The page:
In the beginning there was soil, a splash of seawater and a sliver of stardust. Or something like that. Certainly in the beginning, whether you’re reading Genesis, or Greek myths about Prometheus, or Mesopotamian creation myths, there will be some reference to humans being formed from clay. Then life was breathed into them and from then on it was dust to dust, ashes to ashes. Whatever words you use, whatever stories you tell, it’s clear that soil is key to human life.
And yet, many of us haven’t paid enough attention to the soil. The word itself can have a negative association. To “sully” or “soil ourselves” can refer to our reputation being tainted, or worse, to losing control over one’s bowels.
Partridge’s etymological dictionary connects the word first with the Latin solum, the lower part or base of anything, e.g. the bed of the sea, a floor, and the ground itself, and also the Latin sul and the Old French soillier which gives words like stain, bemire and sully. Both those meanings remain with us so that, although we admire the fruits of the earth, we urge children not to get dirty.
Until recently, most of us haven’t paid enough attention to the importance of soil. Just as we look at the stars but fail to see the sky, we look at the ground and see flowers and plants but not the soil. But that’s changing. Many scientists are now writing about the importance of soil, pointing out that life above the ground depends upon the soil and that no plants would grow and no people could live without soil organisms.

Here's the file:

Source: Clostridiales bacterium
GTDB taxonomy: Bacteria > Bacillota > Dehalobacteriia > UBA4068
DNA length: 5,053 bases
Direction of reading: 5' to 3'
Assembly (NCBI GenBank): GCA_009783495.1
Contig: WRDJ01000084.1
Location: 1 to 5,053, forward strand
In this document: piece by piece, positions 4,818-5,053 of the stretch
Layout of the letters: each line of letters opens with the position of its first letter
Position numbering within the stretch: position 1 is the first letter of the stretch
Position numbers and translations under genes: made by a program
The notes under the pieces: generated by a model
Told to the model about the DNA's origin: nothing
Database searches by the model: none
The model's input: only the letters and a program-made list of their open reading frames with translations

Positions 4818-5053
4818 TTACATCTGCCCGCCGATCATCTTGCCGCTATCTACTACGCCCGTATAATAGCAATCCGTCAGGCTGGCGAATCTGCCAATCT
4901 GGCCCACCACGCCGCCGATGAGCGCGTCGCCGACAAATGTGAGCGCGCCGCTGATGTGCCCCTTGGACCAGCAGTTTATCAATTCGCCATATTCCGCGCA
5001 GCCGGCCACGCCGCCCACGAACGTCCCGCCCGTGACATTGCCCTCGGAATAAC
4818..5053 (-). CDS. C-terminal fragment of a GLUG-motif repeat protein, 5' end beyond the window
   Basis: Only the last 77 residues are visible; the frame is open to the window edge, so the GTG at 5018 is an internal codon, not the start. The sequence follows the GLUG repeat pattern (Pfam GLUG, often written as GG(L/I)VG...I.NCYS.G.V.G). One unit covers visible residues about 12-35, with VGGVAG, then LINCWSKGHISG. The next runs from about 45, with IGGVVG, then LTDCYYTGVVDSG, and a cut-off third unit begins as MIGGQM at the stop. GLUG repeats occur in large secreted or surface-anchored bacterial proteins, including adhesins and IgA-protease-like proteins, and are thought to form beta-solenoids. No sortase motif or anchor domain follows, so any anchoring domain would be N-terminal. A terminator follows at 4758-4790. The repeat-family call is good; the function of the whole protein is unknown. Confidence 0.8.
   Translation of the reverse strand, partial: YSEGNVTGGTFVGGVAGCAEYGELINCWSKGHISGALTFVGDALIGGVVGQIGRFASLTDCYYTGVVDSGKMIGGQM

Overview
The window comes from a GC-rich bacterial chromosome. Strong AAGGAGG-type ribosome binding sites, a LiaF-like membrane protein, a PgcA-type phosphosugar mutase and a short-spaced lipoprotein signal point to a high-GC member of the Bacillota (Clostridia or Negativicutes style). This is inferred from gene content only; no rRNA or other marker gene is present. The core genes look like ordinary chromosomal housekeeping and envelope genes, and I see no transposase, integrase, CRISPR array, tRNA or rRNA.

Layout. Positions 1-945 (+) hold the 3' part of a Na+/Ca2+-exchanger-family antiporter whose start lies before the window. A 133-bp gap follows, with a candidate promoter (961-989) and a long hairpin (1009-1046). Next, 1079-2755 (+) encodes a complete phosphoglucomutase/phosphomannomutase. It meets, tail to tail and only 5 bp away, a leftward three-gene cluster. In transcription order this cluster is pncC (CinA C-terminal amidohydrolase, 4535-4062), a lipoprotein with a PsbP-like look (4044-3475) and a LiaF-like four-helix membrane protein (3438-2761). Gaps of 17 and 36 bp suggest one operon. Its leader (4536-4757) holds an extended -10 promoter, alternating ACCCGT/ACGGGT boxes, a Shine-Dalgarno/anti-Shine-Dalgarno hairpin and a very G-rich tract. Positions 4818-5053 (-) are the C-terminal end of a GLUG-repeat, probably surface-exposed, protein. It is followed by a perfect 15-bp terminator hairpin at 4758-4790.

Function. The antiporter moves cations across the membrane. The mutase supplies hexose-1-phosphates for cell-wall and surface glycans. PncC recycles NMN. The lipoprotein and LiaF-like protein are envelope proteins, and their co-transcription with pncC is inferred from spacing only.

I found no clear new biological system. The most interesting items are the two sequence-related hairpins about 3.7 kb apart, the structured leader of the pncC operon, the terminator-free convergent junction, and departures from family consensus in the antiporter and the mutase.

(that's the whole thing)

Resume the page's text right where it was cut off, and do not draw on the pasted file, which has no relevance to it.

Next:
Here in B.C., we are learning a lot from internationally renowned UBC scientist Suzanne Simard who, in her new book, Mother Tree, tells us about the understory of the forest, how underground networks of trees and fungi form partnership called mycorrhizas through which they exchange water and various nutrients for carbon-rich sugars. Simard suggests that mycorrhizal communication involves “not just resource transfers, but things like defense signaling and kin recognition.” What we may have thought of as the dirt under our feet turns out to be precious soil that is teeming with life, rich with resources, and full of information.
Leonard Da Vinci always knew that soil was important and he regretted his lack knowledge about it: “We know more about the movement of celestial bodies than about the soil underfoot.”
Mahatma Gandhi emphasized how important it was for people to pay attention to the soil: “To forget how to dig the earth and to tend the soil is to forget ourselves.”
Thankfully, it turns out that there is much exciting work on soil regeneration currently happening around the world and here in Canada:
I’m writing this post on Mother’s Day, and so I’m sending best wishes to all of the mothers I know and gratitude to all the mothers who brought us here. I’m feeling thankful for Mother Earth – for her soul and her soil. It’s not too late for us to learn from her teachings.
Note: There have been some changes to my blog which sometimes means that the links don’t work. If they aren’t connecting you to the reference, you may have to copy the link and paste it into your browser. Apologies – I’m trying to get this fixed.